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*Please note the following blog contains mentions of upsetting topics such as suicide. Please continue reading at your own discretion.*

‘My name is Rosario, I care for my mother who has schizoaffective disorder. People with this condition experience both symptoms of psychosis and mood symptoms including severe depression and mania. It is recognised as a separate illness from Bipolar and Schizophrenia although it shares symptoms with both illnesses.

My mother’s mental health has been impacted very badly, over the past few years she has been in and out of hospital and sectioned and when at home can struggle to take care of herself. What is so challenging about this illness is there is still a lot of stigma and lack of understanding around mental illness. Just because due to an illness someone may not be living a life exactly like others in society and may struggle and be unable to work does not make them less of a person.

Being around my mother and visiting mental health wards has made me realise someone with this condition or other illnesses isn’t scary or dangerous in most cases (which unfortunately is how these conditions can often be portrayed in the media) but is suffering, but the person behind the illness is still present.

Another challenge is that there is not enough support available. Although my mother does have a community nurse when she is a home who visits every few weeks, if something goes wrong it takes her being at risk to herself before she can go to the hospital. This has only happened in recent years when she has gone missing because she was so ill and had to be found by the police. She wasn’t even able to go to a mental health ward after two suicide attempts despite having a medical history of being very unwell over the years. This means the role of loved ones is very important.

The role of a carer of someone with a mental illness may not always be obvious. My father – her primary carer does food shopping, takes care of all the administration at home and manages medication when my mother isn’t up to it. We both advocate for my mother with health professionals, are always on alert for symptoms of illness and changes in mood and are available to give reassurance and act quickly if something goes wrong. This can vary from day to day and week to week. Sometimes my mother will need a lot of support and at other times can function better.

The uncertainty the illness causes for the whole family, the lack of stability and stress. It has even affected my mental health at times. Although in some ways due to my mother’s illnesses meaning there are ups and downs, I can live my life and have more freedom than perhaps someone caring for someone with another condition. Despite this, I am still very impacted emotionally.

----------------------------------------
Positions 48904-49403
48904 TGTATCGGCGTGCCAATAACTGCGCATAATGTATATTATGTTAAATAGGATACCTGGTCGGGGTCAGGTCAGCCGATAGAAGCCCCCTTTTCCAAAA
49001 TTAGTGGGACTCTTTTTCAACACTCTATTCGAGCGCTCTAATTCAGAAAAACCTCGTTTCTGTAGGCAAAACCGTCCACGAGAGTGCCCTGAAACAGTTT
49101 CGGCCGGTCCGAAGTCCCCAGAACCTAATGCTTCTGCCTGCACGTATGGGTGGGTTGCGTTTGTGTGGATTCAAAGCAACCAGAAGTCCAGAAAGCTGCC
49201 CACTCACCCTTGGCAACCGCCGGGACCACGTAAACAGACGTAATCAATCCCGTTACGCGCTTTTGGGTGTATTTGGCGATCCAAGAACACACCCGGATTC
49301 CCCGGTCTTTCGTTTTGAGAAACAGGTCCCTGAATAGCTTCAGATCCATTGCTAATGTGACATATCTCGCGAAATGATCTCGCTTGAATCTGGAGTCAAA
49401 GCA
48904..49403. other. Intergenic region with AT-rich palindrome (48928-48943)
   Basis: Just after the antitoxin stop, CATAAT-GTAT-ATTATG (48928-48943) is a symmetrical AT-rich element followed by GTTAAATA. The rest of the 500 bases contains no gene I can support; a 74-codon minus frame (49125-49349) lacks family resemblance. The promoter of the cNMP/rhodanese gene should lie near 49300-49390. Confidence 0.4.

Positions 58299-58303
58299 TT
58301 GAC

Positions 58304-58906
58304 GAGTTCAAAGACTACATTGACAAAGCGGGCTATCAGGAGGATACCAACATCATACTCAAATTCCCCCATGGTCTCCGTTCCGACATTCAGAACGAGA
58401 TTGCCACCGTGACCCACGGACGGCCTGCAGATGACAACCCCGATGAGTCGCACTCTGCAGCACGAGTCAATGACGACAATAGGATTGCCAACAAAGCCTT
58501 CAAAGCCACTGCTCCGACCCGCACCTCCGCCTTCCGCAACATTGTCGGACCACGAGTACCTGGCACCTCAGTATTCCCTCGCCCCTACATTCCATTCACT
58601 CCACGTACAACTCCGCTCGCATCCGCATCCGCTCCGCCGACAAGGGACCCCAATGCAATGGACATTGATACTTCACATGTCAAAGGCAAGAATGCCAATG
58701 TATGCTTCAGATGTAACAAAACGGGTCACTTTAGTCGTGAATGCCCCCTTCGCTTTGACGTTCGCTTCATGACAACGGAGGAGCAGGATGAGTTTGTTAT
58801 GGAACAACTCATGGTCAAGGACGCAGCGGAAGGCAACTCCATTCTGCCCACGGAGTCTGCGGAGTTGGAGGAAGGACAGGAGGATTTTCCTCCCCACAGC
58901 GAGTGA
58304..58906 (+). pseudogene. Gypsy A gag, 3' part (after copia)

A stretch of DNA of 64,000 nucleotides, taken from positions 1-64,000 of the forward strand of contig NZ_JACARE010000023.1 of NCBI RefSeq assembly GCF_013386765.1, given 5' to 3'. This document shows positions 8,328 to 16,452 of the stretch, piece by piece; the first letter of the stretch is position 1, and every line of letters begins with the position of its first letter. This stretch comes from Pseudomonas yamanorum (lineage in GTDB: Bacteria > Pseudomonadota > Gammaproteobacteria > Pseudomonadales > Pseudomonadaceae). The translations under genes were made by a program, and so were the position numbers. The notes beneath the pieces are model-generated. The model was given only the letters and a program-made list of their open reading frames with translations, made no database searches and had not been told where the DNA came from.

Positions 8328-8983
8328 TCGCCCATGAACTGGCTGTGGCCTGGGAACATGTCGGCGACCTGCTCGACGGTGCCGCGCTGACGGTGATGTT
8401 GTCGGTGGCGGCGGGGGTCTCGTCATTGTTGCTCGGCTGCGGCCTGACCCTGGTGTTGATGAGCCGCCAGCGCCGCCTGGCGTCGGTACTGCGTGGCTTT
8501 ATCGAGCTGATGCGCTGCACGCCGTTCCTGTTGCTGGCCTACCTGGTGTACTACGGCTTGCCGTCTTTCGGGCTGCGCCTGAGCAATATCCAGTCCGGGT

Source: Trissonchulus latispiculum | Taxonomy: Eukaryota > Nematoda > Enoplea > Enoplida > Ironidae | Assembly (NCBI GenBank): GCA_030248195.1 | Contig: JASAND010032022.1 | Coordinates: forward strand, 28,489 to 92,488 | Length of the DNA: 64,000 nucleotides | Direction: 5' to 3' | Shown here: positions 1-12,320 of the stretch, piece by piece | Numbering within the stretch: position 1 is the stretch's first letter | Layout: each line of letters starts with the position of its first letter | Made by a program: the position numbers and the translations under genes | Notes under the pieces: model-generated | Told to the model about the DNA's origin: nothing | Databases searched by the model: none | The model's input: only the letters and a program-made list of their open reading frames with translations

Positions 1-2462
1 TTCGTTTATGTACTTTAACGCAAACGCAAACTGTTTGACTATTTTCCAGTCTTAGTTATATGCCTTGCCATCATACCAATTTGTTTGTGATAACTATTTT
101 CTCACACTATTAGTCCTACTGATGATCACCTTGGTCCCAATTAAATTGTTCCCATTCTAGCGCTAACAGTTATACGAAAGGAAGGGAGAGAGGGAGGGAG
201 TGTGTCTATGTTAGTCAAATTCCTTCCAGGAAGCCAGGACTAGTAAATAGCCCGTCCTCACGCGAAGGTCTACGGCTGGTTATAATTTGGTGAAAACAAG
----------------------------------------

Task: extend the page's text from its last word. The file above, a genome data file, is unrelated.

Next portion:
Something that I haven’t seen talked about much is the role of a carer when they’re cared for is in a hospital or another institution for a long time which is the case for me and my father currently. It can feel like you are no longer worthy of support because the loved one is being looked after by medical professionals and I have felt that way at times, but it is as challenging as supporting someone at home because there is a lot of grief and sadness involved in them being so ill they can’t be at home, and it is hard to plan how to support them in the future. Also, we still care a lot about my mother we have many calls where we reassure her and stop her from feeling lonely, plus in-person visits. My father brings her fruit weekly to the hospital which isn’t close or in Wiltshire and I send her gifts and cards. We, also attend meetings with the psychiatrist and report anything important to nurses.

Carer Support Wiltshire has been important for me and my father. My mother’s PIP benefits were going to be cut at a time when my family needed the financial support badly and the thought of being asked to work and having this benefit taken away when she was very vulnerable almost sent my mother back into a deep illness due to stress. It was thanks to my father being given information by Carer Support Wiltshire that he was able to successfully appeal on behalf of my mother.

When I was finishing my masters at university I had to take time out due to being impacted by my mother going missing and becoming very ill. Thanks to Carer Support Wiltshire I was provided with evidence of my situation to show my university and was able to carry on studying.’

– Written by unpaid carer Rosario